By Sid Samel
School administrations often wonder how much homework their students receive on a day-to-day basis. The obvious way to find out would be homework surveys for each student to fill out each day. However, is that really the most effective method?
Homework surveys definitely have their benefits. They allow the school to find out how much homework students typically receive, so they can adjust the homework load accordingly. They also give important information about teachers, such as who overburdens their students and who could benefit from assigning more homework.
These surveys still have many flaws, however. Many external factors can skew the results and show an inaccurate representation of the average student workload. For instance, the time of year can drastically change the outcome. For example, if it occurs shortly after a break, teachers are more likely to assign less homework as students are gradually getting back into the swing of things.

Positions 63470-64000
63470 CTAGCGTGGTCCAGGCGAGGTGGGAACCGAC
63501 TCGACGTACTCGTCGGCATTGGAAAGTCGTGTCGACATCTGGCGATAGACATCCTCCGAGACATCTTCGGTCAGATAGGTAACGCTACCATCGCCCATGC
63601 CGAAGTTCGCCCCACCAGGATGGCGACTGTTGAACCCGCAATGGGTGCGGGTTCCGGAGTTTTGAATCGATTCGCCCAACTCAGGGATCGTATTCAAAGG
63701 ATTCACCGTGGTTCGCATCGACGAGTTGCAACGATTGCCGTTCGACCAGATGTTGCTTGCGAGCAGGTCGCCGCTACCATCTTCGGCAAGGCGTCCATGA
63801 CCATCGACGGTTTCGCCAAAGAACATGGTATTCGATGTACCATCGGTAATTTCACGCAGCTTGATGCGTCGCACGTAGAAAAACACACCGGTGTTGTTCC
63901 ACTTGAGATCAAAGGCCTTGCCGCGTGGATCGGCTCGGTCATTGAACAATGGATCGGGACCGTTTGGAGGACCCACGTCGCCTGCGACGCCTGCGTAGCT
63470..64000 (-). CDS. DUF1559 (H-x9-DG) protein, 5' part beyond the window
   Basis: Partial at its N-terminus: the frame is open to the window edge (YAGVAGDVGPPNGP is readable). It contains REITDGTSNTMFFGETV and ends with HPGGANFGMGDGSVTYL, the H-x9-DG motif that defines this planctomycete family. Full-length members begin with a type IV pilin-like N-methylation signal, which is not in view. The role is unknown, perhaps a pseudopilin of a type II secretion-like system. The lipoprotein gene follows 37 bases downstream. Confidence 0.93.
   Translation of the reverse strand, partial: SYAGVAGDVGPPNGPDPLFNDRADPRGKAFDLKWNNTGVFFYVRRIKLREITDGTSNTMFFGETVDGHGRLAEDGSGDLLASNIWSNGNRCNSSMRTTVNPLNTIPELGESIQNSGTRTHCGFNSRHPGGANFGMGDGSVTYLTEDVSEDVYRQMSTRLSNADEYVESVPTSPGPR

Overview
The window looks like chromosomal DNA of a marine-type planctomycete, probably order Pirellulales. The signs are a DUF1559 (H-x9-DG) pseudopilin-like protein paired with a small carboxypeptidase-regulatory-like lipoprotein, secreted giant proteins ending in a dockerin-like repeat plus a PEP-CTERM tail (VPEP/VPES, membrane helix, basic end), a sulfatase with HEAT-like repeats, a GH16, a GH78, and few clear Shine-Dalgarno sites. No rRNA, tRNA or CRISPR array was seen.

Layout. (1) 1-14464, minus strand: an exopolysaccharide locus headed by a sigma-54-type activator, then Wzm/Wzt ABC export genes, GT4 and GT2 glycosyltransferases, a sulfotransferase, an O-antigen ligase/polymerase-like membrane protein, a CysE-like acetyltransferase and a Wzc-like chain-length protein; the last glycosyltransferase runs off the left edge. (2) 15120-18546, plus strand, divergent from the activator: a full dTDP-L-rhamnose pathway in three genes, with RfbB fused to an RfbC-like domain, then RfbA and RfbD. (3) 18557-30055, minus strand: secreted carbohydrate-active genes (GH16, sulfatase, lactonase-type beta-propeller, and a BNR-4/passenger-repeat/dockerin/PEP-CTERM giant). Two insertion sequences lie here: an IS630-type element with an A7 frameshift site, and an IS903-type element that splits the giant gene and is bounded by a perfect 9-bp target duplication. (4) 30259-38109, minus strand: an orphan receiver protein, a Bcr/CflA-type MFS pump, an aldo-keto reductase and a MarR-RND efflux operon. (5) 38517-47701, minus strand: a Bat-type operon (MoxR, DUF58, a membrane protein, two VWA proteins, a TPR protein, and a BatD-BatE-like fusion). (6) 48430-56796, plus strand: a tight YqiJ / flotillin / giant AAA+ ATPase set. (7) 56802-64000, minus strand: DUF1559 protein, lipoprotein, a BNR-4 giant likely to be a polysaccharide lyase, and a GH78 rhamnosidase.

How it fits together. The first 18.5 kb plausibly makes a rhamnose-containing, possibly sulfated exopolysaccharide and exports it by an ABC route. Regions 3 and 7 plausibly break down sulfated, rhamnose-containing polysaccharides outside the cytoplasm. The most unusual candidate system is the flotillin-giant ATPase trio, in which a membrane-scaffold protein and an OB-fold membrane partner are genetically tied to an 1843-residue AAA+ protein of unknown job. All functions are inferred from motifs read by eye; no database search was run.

Additionally, if it takes place during a major project, it will likely show the teacher as assigning massive amounts of homework. Alternatively, if it happens after a project, it will show the teacher as assigning less homework than they typically do.
Finally, homework surveys are just generally inaccurate. Students working on homework usually are not concerned with checking the time or timing themselves doing homework. This means that the times reported will often be less of an exact measurement and more of an approximation. It is also very easy to get distracted while doing homework. The amount of time one might enter for a certain assignment will also often include any time they spent doing something else in the middle of the assignment.
Essentially, while homework surveys do have their benefits, they are weighed down by the many, mostly unavoidable, confounding factors.